>> Sunday, September 1, 2013
Aside from the dogs, we did catch a glimpse of a few other wild creatures in Maine, though nothing too extraordinary.
First, an eagle butt:
I got the camera out and poised after he was mostly gone, but I do enjoy the fact that there's a lowly seagull in this shot along with the backside of a majestic eagle. There were, of course, PLENTY of seagulls, everywhere. It's nice to see them where they actually belong, rather than in McDonald's parking lots and garbage dumps. They actually have some charm on the coast.
We saw plenty of sea life on the shores, burrowing, oozing, sliming, etc.
I did not manage to do any real tide pooling this year. We did, however, discover the Down East Institute, which we did not know existed until we stumbled upon it looking for a restroom, and were offered a tour of. It's main brain is Brian Beal, who is affiliated with the University of Maine, Machias. They breed baby clams, mussels, oysters, and lobsters, study various things about them, and engage in educational outreach. They also use the clams to seed clam beds for fishermen. All those critters eat a LOT of algae, which they cultivate in huge bubbling beakers that look like they belong in a mad scientist's lab:
It was a fascinating place, and unfortunately I was so caught up in enjoying the science lessons that I took far too few photos. I learned that baby mussels start off so tiny they look like clouds of dirt in the water, not even large enough to look like sand grains. I discovered that baby clams are similarly microscopic, and they know when to put the infant clams in containers with screens for them to settle on when the babies grow feet. (Truly, they look for teensie baby clam feet under the microscopes). Then they become tiny shell specks that do look like sand, and which I would never know were actually alive unless I had been told they were. Infant mussels eventually start emitting long strands of mucous and wind them together, creating a current in their containers. When a group of baby mussels start creating their own currents, the scientists know to transfer them to containers with ropes for the mussels to cling to. I can't even begin to repeat all the other fascinating tidbits I learned, but I highly recommend the place if you ever find yourself in Jonesport, Maine.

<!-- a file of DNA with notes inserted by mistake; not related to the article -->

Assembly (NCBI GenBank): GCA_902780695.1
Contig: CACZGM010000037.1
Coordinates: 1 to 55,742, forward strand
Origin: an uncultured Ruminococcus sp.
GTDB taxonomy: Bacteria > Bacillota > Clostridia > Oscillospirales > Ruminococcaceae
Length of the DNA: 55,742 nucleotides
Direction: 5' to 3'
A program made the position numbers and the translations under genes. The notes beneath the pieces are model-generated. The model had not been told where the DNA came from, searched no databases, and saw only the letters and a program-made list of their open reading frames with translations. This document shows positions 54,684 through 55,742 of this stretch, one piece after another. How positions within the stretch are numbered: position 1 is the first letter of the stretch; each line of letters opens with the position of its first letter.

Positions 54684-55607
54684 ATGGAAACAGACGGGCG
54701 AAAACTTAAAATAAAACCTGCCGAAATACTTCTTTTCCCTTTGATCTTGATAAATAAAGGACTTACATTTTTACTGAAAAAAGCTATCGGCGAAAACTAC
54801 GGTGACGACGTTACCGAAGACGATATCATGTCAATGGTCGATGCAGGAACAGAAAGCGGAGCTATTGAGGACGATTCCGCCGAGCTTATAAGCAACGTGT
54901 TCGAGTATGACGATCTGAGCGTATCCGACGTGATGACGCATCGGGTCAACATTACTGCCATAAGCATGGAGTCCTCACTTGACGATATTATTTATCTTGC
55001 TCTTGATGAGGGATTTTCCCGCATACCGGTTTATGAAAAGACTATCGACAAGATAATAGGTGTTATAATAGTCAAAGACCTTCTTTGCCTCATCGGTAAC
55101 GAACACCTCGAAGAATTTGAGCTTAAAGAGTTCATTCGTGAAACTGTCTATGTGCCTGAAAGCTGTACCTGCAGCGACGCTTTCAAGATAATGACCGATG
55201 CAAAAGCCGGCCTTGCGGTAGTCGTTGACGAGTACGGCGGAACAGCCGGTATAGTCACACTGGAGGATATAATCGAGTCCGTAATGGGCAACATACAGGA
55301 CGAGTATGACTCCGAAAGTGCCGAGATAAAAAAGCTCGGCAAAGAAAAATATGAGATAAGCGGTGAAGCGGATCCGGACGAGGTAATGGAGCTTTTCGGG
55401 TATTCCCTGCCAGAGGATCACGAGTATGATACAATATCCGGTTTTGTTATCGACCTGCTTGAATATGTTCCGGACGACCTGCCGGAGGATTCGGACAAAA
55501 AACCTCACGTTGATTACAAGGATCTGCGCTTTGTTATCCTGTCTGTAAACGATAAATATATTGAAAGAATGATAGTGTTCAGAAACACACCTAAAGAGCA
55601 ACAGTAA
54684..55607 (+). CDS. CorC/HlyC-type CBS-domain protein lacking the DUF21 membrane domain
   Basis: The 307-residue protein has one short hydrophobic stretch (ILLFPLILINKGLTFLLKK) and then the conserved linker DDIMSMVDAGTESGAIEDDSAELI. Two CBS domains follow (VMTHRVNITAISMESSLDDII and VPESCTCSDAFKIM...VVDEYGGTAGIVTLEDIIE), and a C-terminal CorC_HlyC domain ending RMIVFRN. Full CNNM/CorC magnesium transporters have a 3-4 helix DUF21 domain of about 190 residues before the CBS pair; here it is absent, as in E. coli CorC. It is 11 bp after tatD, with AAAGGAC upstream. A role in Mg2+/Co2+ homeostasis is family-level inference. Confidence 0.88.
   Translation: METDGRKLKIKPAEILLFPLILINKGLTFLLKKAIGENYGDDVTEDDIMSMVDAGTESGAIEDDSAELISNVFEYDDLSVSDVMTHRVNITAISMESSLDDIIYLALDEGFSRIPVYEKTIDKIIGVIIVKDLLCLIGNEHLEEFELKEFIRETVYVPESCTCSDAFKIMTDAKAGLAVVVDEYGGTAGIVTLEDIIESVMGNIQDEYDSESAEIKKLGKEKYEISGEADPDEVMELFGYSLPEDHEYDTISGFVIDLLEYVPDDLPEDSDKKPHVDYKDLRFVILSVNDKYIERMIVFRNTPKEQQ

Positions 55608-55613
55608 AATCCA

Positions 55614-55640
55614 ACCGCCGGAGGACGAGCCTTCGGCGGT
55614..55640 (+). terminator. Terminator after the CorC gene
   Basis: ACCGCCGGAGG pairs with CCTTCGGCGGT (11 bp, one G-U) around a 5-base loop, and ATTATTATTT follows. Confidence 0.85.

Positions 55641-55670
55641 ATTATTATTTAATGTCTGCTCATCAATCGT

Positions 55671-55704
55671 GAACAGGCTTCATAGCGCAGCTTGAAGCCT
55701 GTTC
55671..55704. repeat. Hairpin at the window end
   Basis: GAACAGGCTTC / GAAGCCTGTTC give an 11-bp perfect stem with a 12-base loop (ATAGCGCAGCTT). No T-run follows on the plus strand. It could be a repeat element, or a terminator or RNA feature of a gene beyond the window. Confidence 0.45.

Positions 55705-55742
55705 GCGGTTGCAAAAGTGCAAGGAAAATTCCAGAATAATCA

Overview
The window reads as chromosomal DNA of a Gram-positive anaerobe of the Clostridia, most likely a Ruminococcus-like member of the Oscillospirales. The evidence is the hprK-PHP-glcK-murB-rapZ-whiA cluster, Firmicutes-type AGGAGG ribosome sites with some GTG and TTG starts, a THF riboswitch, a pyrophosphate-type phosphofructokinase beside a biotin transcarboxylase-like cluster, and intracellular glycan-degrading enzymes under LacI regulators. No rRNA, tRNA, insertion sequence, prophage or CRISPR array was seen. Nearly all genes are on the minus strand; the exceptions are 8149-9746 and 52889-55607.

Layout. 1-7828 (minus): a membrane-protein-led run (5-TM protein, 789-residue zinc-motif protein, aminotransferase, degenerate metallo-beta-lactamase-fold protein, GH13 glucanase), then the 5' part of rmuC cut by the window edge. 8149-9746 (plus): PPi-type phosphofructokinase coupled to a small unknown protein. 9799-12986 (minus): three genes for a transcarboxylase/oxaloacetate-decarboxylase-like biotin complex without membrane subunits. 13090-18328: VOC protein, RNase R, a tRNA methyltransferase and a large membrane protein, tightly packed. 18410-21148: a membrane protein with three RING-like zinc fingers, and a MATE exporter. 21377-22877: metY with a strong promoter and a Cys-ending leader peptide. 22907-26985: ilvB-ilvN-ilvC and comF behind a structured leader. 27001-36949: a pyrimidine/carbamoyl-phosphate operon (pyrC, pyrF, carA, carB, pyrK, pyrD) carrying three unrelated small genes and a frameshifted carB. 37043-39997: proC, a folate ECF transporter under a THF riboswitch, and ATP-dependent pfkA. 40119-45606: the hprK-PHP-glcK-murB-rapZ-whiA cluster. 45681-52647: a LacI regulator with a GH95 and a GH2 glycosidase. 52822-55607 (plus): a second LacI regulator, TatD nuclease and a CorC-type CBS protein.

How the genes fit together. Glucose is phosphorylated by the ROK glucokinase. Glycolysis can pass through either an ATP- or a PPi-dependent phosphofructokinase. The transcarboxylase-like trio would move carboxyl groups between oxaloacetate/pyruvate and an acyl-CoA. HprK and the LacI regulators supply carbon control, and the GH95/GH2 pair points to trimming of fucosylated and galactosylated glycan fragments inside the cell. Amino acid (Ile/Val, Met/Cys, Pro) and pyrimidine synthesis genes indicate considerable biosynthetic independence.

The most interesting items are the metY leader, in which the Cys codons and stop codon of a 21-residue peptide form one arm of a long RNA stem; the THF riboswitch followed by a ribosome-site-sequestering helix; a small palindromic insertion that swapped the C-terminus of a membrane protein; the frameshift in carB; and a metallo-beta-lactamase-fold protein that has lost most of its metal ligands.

As cool as the Down East Institute was, though, I have to confess that my favorite critter sighting was an ordinary harbor seal, which I had never seen in the wild before. While my husband and I sat watching the tides turn at the Reversing Falls, we spotted a few frolicking in the currents, seeming to enjoy the wild rides the whirlpools took them on. I love the fellow with his mouth open - not sure if he's howling with laughter, worshipping the sun, or yawning, but he's cute.